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Chapter: Medicine Study Notes : Anaesthetics

Local Anaesthesia

Reversible inhibition of conduction in peripheral nerve fibres and nerve endings.

Local Anaesthesia


·        Reversible inhibition of conduction in peripheral nerve fibres and nerve endings

·        If local and general GA used, then local can take the place of an opiod in balanced anaesthetic

·        Methods of local anaesthetic:

o  Surface or topical anaesthesia

o  Infiltration anaesthesia

o  Conduction anaesthesia or regional nerve block

o  Intravenous regional anaesthesia (into limb with a tourniquet)

o  Central neural blockade (e.g. spinal or epidural)


Local Anaesthetic Agents


·        Reversible inhibition of conduction in nerve fibres and endings

·        Classification:

o  Esters of benzoic acid: cocaine, tetracaine

o  Esters of para-aminobenzoic acid: chloroprocaine, procaine

o  Amides: e.g. lignocaine and bupivacaine (Marcain)

·        Bind to internal opening of Na channel, preventing threshold and progression of action potential

·        Pharmacokinetics depends on:

o  Mass movement of drug around and away from nerve

o  Diffusion into axon: best if unionised (i.e. weak base) 

o  Absorption is determined by route of administration, site of administration (e.g. vascularity), and presence of vasoconstrictors (some anaesthetics themselves have vaso-constricting/dilating properties) 

o  Metabolism: esters hydrolysed by plasma cholinesterase, amides by liver

·        Adverse effects:

o  CNS: first cause excitation due to suppression of inhibitory neurons 

o   CVS: negative inotropy, depression of conduction, reduction in automaticity (® sinus bradycardia)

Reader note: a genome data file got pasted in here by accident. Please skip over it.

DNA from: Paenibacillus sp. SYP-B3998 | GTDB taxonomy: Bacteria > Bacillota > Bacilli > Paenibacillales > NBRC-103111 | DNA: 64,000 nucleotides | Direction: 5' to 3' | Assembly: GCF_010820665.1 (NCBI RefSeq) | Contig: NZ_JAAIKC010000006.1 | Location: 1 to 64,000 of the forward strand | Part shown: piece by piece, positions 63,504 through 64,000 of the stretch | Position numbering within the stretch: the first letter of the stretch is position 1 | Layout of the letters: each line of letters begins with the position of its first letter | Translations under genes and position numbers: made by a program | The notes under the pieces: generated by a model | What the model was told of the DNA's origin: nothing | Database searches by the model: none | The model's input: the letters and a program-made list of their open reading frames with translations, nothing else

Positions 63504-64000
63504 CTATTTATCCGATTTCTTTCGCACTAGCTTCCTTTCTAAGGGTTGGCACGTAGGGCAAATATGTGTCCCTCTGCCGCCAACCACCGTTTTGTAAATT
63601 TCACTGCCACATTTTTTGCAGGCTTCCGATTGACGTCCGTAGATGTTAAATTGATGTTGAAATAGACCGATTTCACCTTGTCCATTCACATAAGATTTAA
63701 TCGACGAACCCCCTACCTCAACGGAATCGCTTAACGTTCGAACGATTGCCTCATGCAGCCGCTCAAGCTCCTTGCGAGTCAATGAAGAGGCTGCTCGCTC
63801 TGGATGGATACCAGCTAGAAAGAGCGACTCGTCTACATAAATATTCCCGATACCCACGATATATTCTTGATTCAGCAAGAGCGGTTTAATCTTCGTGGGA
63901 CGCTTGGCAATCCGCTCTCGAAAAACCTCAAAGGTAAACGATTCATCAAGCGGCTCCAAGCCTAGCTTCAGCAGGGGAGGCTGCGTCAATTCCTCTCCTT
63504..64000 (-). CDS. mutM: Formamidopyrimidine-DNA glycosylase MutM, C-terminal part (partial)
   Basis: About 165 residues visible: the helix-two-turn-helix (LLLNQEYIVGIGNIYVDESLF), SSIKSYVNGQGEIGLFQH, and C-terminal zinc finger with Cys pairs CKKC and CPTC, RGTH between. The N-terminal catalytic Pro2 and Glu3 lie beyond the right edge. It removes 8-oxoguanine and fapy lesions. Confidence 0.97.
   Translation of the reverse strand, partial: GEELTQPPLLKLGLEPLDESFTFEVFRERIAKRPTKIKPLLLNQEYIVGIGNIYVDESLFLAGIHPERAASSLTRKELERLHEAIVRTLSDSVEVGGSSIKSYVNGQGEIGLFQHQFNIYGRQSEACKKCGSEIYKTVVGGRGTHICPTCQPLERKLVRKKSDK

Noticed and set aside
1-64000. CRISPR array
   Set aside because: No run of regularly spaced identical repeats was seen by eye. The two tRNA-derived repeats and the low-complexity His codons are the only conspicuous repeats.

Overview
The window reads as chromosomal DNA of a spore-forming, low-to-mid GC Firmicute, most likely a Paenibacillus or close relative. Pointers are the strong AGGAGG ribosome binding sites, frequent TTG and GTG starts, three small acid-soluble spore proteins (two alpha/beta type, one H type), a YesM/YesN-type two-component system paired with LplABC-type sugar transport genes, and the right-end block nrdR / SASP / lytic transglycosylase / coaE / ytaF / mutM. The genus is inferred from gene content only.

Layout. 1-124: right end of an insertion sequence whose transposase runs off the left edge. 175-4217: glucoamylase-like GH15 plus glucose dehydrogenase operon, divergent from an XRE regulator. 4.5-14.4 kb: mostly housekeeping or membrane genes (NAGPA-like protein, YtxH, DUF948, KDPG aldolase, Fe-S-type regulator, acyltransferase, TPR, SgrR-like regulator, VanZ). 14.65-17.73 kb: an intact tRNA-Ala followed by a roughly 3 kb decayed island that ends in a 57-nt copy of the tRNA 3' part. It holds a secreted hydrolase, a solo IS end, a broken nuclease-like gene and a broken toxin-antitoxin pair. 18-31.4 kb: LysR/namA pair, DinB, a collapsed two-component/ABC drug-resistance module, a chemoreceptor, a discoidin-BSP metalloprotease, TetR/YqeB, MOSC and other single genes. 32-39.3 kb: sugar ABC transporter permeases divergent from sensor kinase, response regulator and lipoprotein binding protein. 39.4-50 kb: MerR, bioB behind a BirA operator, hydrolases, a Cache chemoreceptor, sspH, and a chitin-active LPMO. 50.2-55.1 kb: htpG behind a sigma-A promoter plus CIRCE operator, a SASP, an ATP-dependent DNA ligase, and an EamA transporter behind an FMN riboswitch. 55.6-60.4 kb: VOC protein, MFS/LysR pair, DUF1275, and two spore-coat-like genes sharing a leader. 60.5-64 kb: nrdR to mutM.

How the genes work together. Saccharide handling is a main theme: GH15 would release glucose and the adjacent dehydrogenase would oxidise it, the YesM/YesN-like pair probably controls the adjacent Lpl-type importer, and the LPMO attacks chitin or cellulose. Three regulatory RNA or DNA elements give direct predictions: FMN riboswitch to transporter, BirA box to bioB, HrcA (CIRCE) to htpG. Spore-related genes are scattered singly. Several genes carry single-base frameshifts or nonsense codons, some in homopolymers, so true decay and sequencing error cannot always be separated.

o  Vasoconstriction – decrease rate of absorption, ¯bleeding. Never use adrenaline in digital extremities ® ischaemia 

o  Allergy: extremely rare

o  Fainting

·        Treatment of overdose of local anaesthetic:

o  O2

o  Diazepam/thiopentone for convulsions

o  Other resuscitation: airway, ventilation, elevate legs, IV fluids, atropine for bradycardia

·        Clinical uses:

o  Topical anaesthesia: slow.  Good for cannulating kids but takes an hour

o  Infiltration: e.g. around suturing.  Don‟t inject through wound edge of unsterile wound

o  Nerve block: large area of analgesia, fewer injections, smaller doses 

o  Extradural: between dura mater and periosteum of vertebral canal. Also blocks autonomic efferent nerves ® vasodilation ® hypotension. If it goes into subarachnoid space ® total spinal: respiratory paralysis, hypotension – treat with IPPV O2, IV fluids and vasopressors 

o  Spinal/subarachnoid anaesthesia: direct into CSF.  More potent, more pronounced motor block

o  Intravenous regional anaesthesia: tourniquet inflated to 100mmHg above systolic blood pressure


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